Harris vowed to mete out to the Germans the same punishment which they were inflicting on the British but with even greater ferocity. As he put it, “the Nazis have sown the wind, now they will reap the whirlwind.”

However, in order to make such a plan work, the RAF needed greater air power than it currently possessed in front line service. Harris lobbied the Government to step up aircraft production and called upon the HCUs to contribute its trainee crews and ‘planes to operational service. Project Millennium was born – its mission to fly one thousand bombers against a single target.

Following the downtime necessitated by the repairs to Marston Moor’s runway, Jim’s leave was cancelled until further notice as everyone worked round the clock to ready the base and its aircraft for their roles in Millennium. They did so in conditions of absolute secrecy; only the most senior officers knew specifically what was intended.

The proposed date for the first raid was 28 May 1942 (or the first suitable date thereafter). Some of Marston Moor’s clapped out Halifaxes were barely fit to leave the ground let alone conduct raids over heavily defended Germany. Jim and his fellow ground crew moved heaven and earth to patch them up. By 25 May, Marston had twelve airworthy bombers and thirteen novice Halifax crews, each of which would be captained by an instructor including Cheshire himself.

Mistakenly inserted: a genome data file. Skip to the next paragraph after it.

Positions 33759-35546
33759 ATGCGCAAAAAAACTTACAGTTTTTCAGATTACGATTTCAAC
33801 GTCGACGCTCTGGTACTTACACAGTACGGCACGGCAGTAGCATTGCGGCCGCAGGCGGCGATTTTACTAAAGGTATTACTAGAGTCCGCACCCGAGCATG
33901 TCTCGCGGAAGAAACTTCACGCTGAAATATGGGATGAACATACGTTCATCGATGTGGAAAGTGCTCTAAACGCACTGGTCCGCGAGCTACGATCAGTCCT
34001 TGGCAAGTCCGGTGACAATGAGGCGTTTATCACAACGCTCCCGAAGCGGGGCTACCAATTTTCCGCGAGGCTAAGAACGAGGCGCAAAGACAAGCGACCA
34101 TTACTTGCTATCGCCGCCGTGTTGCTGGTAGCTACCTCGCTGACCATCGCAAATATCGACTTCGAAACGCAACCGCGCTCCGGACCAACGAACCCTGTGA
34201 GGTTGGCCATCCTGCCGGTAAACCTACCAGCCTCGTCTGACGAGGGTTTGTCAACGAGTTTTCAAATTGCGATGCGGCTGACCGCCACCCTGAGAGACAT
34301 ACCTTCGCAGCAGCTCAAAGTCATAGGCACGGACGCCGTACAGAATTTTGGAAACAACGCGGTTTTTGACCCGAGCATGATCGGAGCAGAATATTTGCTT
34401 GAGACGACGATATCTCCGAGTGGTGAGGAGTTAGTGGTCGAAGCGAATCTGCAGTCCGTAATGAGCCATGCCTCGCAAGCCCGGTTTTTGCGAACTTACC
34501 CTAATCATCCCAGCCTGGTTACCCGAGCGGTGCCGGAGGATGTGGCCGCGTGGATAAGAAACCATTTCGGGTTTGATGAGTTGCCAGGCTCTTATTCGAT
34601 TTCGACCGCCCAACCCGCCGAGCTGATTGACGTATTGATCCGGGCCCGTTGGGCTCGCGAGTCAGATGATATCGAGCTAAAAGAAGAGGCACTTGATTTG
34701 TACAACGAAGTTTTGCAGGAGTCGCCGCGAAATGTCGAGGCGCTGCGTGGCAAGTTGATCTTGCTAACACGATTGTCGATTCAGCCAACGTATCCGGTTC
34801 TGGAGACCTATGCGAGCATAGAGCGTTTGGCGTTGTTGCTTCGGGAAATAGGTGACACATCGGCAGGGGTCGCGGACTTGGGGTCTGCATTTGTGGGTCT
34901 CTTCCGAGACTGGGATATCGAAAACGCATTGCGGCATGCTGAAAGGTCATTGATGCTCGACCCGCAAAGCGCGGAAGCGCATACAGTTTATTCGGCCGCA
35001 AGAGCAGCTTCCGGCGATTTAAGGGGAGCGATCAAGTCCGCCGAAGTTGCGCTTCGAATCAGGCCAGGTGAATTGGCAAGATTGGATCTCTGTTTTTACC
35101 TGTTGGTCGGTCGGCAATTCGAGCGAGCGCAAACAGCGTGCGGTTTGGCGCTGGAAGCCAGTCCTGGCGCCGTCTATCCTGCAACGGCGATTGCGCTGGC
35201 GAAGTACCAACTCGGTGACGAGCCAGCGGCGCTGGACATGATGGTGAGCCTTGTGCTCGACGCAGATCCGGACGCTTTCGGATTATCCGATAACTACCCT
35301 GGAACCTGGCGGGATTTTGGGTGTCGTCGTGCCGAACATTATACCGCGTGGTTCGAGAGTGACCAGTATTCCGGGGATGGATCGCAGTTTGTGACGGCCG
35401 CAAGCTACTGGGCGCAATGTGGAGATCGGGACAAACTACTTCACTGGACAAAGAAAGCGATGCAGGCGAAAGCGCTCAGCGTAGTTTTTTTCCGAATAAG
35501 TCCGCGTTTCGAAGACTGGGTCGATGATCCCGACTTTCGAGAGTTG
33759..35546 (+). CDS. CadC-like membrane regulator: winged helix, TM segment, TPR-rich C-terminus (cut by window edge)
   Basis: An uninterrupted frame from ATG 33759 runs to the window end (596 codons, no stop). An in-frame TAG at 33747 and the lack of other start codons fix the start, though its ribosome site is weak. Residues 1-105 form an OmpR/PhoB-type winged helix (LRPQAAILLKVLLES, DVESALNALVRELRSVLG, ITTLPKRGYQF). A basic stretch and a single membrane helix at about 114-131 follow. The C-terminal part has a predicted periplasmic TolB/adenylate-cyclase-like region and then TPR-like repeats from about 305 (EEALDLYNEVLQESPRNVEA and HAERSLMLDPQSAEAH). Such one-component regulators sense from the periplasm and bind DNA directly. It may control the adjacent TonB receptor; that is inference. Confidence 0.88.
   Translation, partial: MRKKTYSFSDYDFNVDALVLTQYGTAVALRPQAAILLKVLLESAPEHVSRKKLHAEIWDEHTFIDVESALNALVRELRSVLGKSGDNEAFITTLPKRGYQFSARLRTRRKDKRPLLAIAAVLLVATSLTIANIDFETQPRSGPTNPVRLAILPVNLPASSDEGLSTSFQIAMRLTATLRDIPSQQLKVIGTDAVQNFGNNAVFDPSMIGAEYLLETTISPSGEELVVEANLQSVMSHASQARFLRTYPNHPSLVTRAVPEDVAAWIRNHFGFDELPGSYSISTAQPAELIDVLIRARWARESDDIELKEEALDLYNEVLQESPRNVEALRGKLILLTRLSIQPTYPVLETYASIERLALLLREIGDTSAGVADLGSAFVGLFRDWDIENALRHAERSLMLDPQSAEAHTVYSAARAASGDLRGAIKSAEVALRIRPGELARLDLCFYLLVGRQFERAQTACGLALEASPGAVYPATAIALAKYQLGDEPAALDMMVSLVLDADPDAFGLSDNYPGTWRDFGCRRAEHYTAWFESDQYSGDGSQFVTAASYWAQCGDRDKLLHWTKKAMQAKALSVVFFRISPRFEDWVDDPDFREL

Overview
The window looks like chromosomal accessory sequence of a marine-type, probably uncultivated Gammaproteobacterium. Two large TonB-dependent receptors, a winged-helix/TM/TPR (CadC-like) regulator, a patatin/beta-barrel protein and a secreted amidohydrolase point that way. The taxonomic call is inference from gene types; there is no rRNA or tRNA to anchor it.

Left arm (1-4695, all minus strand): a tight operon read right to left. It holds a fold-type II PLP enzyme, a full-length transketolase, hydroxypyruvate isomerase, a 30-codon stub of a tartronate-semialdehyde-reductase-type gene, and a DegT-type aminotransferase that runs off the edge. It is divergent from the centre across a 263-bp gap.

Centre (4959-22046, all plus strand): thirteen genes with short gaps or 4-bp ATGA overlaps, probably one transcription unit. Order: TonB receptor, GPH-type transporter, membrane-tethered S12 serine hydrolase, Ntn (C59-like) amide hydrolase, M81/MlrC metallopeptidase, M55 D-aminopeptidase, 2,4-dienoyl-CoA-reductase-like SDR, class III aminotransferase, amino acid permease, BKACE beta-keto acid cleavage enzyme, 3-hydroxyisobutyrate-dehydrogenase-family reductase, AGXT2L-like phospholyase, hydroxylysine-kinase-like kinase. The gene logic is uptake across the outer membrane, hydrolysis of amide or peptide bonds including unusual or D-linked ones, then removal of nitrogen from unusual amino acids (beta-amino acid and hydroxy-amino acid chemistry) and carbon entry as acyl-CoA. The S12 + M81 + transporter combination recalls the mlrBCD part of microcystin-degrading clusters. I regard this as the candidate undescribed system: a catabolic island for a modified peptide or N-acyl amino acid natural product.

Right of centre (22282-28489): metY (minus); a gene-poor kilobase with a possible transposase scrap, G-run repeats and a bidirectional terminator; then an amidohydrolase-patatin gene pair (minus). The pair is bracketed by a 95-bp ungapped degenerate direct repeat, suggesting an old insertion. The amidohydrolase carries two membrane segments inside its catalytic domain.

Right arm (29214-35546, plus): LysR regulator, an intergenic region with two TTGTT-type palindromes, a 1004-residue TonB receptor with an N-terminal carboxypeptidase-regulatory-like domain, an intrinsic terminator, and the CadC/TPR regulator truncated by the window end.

Each aircraft also had its own ground crew who were responsible for readying it for flight: carrying out repairs, refuelling, loading bombs etc. Jim would have spent much of this time driving around the base, ferrying men, fuel and weapons. Given his reference to Cheshire as his commanding officer, it seems reasonable to speculate that he was a member of Cheshire’s own ground crew.